Top former cyclist will ride in Scottish homeland for first time in decades for charity event

Philippa York now lives in Dorset.
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One of Britain’s top former cyclists is returning to Scotland to cycle in her homeland for the first time in 20 years.

Philippa York, who as Robert Millar became the first Brit to win a major classification in the Tour de France in 1984, will return to cycle around Scotland’s coast from Edinburgh to her native Glasgow as part of The Great Tour, a fundraising journey around the coast of Britain.

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It will be the first time York, 61, ventures so far north in Scotland, and one of the few visits she makes a year to the country from her home in Dorset.

Philippa York in 2018.Philippa York in 2018.
Philippa York in 2018.

She will leave with the rest of the Great Tour cyclists from Edinburgh on July 20, and arrive in Ayr on August 4.

The 1,750km route will take in Aberdeen, Inverness, Wick, Tongue, Ullapool, Mallaig and Oban on its route, with the group cycling between 80 and 140 kilometres a day.

York said the event is not competitive, and anyone is welcome to join the cyclists, who will be riding at around 20km per day.

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The Great Tour, which has run twice before in 2010 and 2015, aims to raise money for charities, many of them health-related.

The full 6,700km route around Britain takes 64 days, and has only been completed by a handful of people.

York aims to raise £5,000 through her portion of the challenge for Julia’s House, a children’s hospice in her local area of Dorset and Wiltshire.

She has invited cyclists and local cycle clubs in Edinburgh and along the route to join her for a section or to turn out to support the cyclists.

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“It’s not in any way a competition, anyone who wants to can come along and ride,” she said.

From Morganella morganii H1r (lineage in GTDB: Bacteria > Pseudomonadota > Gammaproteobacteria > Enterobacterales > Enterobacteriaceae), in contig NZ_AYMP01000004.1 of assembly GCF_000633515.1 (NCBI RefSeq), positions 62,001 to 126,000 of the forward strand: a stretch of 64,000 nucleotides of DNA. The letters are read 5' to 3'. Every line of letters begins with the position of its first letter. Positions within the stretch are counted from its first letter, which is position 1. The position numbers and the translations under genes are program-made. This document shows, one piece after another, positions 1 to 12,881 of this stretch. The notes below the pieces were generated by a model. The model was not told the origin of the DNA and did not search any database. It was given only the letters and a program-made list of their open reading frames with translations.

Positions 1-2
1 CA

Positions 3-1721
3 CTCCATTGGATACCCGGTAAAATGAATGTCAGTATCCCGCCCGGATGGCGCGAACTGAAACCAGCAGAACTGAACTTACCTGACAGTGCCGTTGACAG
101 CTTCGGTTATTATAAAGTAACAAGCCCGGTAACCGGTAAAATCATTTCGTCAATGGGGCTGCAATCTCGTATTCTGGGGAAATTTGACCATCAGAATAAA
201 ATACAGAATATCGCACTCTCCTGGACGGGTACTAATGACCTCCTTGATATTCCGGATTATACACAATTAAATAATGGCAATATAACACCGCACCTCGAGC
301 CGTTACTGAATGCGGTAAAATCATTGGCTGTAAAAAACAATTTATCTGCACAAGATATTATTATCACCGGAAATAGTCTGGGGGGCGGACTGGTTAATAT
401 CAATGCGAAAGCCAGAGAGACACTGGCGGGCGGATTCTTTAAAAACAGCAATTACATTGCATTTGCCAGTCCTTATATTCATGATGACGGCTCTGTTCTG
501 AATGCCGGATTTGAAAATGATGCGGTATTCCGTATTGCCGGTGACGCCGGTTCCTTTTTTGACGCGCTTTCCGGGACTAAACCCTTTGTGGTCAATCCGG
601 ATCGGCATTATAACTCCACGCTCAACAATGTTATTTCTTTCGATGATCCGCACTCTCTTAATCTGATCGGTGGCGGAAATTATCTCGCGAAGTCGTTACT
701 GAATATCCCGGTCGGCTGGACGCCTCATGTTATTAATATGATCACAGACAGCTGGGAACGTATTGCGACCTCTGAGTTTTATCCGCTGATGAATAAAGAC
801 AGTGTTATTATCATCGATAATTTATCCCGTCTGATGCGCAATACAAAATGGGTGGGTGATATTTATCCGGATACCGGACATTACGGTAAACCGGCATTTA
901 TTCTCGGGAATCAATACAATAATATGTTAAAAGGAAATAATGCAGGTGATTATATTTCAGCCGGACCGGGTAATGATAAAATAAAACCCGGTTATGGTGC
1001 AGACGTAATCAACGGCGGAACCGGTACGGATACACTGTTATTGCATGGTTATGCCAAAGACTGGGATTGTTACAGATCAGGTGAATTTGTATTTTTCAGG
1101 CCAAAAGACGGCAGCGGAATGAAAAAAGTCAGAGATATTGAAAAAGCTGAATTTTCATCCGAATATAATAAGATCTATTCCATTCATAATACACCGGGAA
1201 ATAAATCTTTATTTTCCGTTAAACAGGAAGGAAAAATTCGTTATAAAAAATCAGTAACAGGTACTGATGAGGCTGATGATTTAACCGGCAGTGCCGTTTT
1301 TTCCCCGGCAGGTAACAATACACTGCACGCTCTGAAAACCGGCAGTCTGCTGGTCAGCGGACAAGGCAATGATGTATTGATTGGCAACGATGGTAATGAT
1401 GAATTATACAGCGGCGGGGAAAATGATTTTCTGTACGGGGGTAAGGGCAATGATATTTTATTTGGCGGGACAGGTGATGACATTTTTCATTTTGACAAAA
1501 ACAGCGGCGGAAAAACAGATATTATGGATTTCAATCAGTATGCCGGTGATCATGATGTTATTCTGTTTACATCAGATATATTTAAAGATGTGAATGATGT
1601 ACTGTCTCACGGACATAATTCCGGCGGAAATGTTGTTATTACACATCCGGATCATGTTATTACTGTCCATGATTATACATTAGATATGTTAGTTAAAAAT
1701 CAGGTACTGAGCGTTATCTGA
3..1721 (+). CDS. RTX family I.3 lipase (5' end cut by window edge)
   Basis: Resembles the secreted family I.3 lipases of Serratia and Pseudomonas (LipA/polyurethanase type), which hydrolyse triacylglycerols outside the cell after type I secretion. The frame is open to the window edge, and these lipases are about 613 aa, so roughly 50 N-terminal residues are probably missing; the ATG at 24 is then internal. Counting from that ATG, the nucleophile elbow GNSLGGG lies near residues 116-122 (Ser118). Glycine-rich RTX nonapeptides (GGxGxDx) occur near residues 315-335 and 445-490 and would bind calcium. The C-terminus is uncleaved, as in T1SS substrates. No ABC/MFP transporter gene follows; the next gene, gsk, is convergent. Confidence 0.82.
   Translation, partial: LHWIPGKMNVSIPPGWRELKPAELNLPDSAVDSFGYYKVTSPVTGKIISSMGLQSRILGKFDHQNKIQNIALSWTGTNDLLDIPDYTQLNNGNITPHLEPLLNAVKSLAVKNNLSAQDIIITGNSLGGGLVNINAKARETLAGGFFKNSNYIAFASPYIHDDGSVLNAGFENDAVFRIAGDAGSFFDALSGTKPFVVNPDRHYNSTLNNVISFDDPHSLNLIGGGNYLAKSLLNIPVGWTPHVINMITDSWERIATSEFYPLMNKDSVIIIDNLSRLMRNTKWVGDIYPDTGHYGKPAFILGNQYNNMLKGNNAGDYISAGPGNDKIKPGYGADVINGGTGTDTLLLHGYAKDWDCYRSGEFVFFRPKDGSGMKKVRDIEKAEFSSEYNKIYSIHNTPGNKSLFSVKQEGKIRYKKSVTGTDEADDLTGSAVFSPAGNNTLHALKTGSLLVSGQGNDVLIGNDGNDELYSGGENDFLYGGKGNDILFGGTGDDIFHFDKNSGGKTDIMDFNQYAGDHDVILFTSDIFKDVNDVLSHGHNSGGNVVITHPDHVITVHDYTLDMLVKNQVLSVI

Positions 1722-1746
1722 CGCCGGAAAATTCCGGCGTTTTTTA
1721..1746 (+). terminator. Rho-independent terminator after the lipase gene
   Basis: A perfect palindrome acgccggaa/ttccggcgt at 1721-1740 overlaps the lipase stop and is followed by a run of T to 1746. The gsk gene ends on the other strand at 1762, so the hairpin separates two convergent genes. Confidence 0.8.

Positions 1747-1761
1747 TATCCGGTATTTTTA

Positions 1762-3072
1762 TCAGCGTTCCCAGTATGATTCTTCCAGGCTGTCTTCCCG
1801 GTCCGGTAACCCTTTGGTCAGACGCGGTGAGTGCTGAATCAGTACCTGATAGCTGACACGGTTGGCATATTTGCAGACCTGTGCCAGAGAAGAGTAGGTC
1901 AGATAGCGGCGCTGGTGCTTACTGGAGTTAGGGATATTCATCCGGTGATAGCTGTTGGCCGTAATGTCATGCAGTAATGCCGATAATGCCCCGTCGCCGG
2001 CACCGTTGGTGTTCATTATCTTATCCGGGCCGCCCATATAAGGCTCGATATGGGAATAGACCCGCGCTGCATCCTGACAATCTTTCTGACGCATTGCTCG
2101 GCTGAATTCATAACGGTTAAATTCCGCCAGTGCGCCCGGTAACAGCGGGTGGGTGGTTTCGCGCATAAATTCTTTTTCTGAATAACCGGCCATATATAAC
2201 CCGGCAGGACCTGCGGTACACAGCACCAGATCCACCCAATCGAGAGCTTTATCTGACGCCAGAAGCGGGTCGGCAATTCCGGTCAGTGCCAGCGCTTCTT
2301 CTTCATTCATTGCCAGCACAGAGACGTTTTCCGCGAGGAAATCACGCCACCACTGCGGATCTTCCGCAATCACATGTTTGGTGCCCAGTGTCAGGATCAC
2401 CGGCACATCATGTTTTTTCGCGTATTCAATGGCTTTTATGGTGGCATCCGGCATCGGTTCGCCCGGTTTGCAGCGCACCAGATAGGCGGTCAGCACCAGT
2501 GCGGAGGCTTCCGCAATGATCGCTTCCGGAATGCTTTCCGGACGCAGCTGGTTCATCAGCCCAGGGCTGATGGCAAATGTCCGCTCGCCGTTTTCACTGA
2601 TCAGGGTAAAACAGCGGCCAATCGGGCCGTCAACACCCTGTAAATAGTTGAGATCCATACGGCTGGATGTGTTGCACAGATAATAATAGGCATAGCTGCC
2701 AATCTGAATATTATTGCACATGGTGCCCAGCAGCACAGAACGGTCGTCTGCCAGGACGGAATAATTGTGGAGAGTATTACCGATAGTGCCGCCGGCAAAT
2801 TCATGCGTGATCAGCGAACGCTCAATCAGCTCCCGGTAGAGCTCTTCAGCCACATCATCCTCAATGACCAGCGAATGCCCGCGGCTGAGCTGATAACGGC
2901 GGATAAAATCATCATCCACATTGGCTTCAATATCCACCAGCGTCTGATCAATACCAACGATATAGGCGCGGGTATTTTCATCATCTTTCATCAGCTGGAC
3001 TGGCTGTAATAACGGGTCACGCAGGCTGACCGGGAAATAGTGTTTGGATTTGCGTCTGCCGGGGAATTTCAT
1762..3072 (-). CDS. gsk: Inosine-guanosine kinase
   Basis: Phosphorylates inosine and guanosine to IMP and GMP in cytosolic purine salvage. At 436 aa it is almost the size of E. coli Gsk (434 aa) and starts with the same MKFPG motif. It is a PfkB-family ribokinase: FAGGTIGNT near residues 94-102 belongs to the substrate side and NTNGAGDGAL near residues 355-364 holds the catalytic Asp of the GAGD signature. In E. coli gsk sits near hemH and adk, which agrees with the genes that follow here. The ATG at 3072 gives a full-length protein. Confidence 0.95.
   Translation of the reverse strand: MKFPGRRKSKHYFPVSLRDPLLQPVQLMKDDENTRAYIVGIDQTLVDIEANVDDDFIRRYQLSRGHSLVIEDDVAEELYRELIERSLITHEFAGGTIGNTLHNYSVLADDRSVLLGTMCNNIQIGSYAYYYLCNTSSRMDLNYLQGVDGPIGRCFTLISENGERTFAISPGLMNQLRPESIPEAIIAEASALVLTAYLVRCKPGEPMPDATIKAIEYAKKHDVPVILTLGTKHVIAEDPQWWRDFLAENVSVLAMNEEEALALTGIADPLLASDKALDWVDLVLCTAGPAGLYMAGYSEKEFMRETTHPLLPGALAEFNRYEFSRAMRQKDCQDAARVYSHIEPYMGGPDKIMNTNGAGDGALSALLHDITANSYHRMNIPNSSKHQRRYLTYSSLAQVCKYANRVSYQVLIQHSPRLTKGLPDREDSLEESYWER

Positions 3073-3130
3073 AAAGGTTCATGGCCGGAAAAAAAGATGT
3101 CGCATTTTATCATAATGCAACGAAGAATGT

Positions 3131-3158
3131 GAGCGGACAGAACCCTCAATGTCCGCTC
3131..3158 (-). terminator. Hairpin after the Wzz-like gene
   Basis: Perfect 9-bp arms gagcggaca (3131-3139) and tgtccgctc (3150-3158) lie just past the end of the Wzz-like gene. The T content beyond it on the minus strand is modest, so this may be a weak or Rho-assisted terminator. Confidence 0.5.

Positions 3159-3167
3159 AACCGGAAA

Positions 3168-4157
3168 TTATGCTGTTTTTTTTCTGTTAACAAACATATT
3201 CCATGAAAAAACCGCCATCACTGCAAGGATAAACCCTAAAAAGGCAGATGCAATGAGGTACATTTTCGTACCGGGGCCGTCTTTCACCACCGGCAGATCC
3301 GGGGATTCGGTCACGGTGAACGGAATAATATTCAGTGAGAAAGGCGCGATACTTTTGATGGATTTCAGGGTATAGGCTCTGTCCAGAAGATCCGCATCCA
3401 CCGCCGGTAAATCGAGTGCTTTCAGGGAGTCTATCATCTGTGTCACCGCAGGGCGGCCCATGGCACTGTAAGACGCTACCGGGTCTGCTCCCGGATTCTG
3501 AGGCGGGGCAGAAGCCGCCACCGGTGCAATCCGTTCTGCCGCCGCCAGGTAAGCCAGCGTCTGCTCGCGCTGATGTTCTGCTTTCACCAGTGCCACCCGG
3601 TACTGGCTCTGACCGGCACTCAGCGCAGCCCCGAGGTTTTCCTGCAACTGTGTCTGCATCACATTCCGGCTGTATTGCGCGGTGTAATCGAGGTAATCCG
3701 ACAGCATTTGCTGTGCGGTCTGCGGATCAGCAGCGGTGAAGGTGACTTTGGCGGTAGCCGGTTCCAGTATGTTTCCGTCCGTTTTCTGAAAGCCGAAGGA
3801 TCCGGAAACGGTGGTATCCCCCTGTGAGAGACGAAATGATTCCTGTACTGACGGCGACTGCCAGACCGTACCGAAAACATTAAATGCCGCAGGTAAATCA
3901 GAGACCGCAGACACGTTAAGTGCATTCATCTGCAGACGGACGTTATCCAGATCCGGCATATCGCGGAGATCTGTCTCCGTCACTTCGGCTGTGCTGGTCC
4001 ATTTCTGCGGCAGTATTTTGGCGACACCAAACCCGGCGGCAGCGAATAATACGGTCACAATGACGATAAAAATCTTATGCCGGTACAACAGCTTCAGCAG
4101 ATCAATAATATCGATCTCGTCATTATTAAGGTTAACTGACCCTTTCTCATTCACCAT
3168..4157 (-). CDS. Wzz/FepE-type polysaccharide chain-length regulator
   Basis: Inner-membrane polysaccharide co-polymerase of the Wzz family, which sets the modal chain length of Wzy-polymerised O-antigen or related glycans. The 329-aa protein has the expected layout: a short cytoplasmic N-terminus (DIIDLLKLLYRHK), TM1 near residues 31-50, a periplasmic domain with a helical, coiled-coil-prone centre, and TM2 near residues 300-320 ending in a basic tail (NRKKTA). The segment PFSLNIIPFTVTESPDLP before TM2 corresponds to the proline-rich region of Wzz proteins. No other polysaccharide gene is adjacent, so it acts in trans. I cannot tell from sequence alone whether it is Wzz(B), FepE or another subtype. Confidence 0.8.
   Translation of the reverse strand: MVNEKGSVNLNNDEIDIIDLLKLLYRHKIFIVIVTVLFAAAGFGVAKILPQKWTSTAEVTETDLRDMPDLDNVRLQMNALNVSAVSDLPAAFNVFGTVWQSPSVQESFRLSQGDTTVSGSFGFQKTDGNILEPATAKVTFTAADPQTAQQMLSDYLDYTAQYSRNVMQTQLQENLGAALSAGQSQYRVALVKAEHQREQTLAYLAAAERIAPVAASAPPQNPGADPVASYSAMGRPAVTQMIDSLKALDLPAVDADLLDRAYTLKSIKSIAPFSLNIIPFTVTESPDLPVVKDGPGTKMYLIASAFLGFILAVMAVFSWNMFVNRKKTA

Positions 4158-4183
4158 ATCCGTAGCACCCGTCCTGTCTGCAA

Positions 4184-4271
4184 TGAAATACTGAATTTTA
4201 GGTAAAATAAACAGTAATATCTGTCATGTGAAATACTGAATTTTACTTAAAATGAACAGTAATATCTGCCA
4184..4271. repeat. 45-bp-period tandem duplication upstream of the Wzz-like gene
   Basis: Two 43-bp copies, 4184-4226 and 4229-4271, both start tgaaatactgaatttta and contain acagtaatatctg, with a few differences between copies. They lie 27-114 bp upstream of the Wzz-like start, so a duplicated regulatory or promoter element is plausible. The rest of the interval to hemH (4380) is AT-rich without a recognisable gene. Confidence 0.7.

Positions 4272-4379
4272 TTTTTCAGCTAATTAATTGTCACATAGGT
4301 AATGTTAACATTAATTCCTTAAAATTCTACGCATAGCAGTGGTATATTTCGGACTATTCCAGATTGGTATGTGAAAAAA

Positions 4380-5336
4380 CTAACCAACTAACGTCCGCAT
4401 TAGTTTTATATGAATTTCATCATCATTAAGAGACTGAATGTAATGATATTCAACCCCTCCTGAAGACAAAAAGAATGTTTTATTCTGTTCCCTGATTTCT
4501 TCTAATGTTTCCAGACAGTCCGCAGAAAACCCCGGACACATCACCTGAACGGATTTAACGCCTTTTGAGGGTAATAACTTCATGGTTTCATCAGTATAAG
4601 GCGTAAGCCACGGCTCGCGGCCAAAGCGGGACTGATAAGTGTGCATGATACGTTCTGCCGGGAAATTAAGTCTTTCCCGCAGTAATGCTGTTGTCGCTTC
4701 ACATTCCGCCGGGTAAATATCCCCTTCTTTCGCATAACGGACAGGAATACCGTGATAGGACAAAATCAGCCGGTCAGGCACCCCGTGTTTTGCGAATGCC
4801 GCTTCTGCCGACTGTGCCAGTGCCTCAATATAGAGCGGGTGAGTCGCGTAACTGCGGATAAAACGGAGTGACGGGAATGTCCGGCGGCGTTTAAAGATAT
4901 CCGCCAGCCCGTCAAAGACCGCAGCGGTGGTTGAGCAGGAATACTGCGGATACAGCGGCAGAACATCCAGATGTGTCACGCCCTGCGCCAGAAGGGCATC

York said she has previously admired the work done by Julia’s House.

“I went along to see what they do, and how they help children and adults with what they call life-limiting illnesses, and they do palliative care as well,” she said.

“Obviously with Covid they haven’t got their normal fundraising stuff this year so I thought I would help them out.”

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The former champion is no longer in training, but said the cycle itself will not present too much difficulty.

Instead the Scottish weather may prove more of a challenge, as she has ‘gone soft’ in years of living in Europe and the south of England.

“Nobody’s made any promises yet about the weather,” she joked.

York first competed in the Tour de France as Robert Millar in 1983. The following year she won the ‘King of the Mountains’ polka dot jersey and finished fourth overall.

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It was the first time a British rider had won a major title in the Tour, and she retained the best British record in the race for 25 years until Bradley Wiggins placed third in 2009.

An Equality Ambassador for Scottish Cycling, York continues to campaign for acceptance and inclusion within the sport.

“It’s about getting people who feel marginalised through the door and involved in cycling,” she said.

“It’s one of those things, often gay people don’t really do sport because they don’t feel encouraged. Now people talk about it, and it’s slowly getting better, and by promoting it it gets normalised. Society has moved on a whole lot and that trickles down.

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“You can go cycling and it doesn’t have to be competitive, you can go for the social side of it, the travelling and the health benefits. The Great Tour is more about the health benefits.

“When you go cycling you tend to let go of all the troubles and the issues that you’ve got going on... you just bumble along and look at the countryside.”